I think in some ways, I’m still in shock. Or exhausted. or both.
At 2:45 on Monday afternoon, we announced that we had raised $2,009,907 for Imagine No Malaria as the Iowa Annual Conference.
I had spent my lunch break sitting on the floor of the treasurer’s office counting the dollars that districts had raised by passing bags and hats and buckets that morning. And as first one district exceeded a thousand dollars, and then another, and then pledges of a thousand dollars and more came rolling in, I knew we had done it.
I couldn’t wipe the grin off my face as I tried to casually stroll to the Diakanos area (our youth who serve as pages for conference). I needed their help in updating our tally boards so we could reveal the new total to conference.
And even as we were recording that unbelievable number, the Iowa Foundation announced a $6,000 match of the afternoon’s donations. They believed we still needed about $12,000 to go over the top and were willing to get us half way there. And the East Central district announced over $1500 in pledges for our rider in the North Central Jurisdictional Ride for Change. Even before we had made it official, our tally was inadequate. Our success was still growing. The gifts were unbelievable. We couldn’t keep up with the outpouring of dollars and cents and checks and pledges.
I strode up to the microphone… flipped on the yellow light… and imperceptibly shook as I shared the good news.
What that number represents to me is not simply money that was raised by folks in Iowa. It represents all of the lives that will be saved because of the work of United Methodists. It represents the churches that were transformed and started to think beyond their walls in this past year and a half. It represents the youth who were given a voice and ran with a cause they knew was making a difference – whether it was with their feet on the pavement, on the ballfield, or by dyeing their hair. It represents moms and dads in places I have never been like Sierra Leone and Angola and Nigeria who have hope their children will live. It represents the effort of communities who have rallied together to educate one another and hold each other accountable. It is the pennies of children and the pocketbooks of millionaires. It is diversity, and beauty, and joy, and sacrificial, and empowering, and far beyond anything I ever asked or imagined was possible.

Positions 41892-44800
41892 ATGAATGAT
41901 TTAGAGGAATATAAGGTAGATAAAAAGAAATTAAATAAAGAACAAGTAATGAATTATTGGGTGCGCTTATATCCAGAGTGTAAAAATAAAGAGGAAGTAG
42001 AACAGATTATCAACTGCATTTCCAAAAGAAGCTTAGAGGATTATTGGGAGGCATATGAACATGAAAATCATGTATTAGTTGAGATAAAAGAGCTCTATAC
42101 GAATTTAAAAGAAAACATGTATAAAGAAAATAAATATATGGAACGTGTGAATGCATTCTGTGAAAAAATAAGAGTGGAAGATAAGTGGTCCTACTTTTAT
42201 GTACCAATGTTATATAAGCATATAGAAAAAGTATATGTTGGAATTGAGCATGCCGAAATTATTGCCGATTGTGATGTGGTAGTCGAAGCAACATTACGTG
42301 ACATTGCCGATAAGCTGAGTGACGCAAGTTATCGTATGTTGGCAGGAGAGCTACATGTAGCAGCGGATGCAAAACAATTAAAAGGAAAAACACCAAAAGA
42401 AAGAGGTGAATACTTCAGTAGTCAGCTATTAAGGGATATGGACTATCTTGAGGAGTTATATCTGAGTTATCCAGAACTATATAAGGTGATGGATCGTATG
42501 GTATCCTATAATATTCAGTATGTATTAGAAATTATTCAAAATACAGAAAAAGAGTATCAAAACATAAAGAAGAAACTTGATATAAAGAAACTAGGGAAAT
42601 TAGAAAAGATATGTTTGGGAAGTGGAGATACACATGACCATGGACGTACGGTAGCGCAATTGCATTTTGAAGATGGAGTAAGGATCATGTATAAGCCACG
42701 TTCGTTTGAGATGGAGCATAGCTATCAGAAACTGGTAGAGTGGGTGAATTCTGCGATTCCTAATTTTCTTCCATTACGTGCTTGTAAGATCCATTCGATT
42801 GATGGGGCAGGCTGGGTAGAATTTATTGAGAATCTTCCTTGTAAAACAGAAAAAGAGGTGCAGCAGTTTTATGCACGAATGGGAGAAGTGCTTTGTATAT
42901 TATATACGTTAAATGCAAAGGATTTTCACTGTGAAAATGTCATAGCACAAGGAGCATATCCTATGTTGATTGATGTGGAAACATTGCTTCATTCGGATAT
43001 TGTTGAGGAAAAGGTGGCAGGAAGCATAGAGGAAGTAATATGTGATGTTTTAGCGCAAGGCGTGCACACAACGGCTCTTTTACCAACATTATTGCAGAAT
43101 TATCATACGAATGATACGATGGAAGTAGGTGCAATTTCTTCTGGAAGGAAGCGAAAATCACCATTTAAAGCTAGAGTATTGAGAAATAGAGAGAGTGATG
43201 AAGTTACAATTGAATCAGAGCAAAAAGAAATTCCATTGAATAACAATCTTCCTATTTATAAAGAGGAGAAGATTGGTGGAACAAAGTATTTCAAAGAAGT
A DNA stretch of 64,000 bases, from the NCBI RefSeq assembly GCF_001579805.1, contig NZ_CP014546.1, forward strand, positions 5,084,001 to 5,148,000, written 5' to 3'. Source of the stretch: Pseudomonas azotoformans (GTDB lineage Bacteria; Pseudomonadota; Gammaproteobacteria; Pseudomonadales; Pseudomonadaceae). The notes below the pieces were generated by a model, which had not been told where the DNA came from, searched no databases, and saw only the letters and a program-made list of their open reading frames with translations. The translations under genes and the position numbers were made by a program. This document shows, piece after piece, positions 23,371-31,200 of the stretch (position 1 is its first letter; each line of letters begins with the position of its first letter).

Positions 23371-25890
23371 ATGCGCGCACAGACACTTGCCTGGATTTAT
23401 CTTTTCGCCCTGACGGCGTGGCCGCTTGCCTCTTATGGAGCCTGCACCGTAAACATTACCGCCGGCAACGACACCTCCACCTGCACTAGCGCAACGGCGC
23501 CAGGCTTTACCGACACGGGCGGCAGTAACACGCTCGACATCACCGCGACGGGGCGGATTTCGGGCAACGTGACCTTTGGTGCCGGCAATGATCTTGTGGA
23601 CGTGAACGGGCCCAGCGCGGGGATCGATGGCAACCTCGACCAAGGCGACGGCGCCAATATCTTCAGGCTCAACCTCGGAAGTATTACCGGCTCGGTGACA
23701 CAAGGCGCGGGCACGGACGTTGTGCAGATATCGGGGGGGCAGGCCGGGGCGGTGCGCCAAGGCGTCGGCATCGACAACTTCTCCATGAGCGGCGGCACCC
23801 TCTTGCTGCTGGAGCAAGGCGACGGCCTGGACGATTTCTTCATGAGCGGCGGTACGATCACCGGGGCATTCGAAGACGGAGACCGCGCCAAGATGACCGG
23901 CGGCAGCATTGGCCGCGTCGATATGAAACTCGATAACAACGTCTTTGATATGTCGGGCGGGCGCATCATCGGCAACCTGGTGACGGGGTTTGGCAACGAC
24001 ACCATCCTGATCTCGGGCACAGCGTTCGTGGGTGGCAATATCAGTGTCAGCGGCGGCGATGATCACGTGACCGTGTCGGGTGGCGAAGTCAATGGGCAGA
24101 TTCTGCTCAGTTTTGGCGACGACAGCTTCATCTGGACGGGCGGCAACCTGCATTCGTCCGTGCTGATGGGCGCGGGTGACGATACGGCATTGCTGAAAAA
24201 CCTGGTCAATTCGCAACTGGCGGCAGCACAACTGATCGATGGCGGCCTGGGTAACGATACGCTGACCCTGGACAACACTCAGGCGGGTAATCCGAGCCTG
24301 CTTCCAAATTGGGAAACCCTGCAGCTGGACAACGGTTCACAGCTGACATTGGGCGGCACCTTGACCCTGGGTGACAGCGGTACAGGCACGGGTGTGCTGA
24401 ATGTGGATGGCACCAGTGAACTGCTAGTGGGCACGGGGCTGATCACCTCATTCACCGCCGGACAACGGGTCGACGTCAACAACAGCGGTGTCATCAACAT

I believed we could raise the money.
Don’t get me wrong.
I got involved in this whole wonderful mess in the first place because I knew that if every United Methodist in Iowa gave only $10, we would have raised nearly $1.8 million dollars.
It was weird for people to come up and congratulate me after the big announcement, because this was OUR success and not mine. This was OUR effort and I simply had the honor of being the midwife. The resources were there for this to be a successful campaign. Of that, I had no doubt.
But I never imagined how it would transform the people of Iowa. I have been blown away by the stories of individuals and communities which have been transformed by Imagine No Malaria in Africa. And I never imagined how this whole experience would transform me.
Hopefully I’ll have time in the next few weeks to process some of what I have learned and some of how God has moved in my life.
But for now, I simply say: God is Good.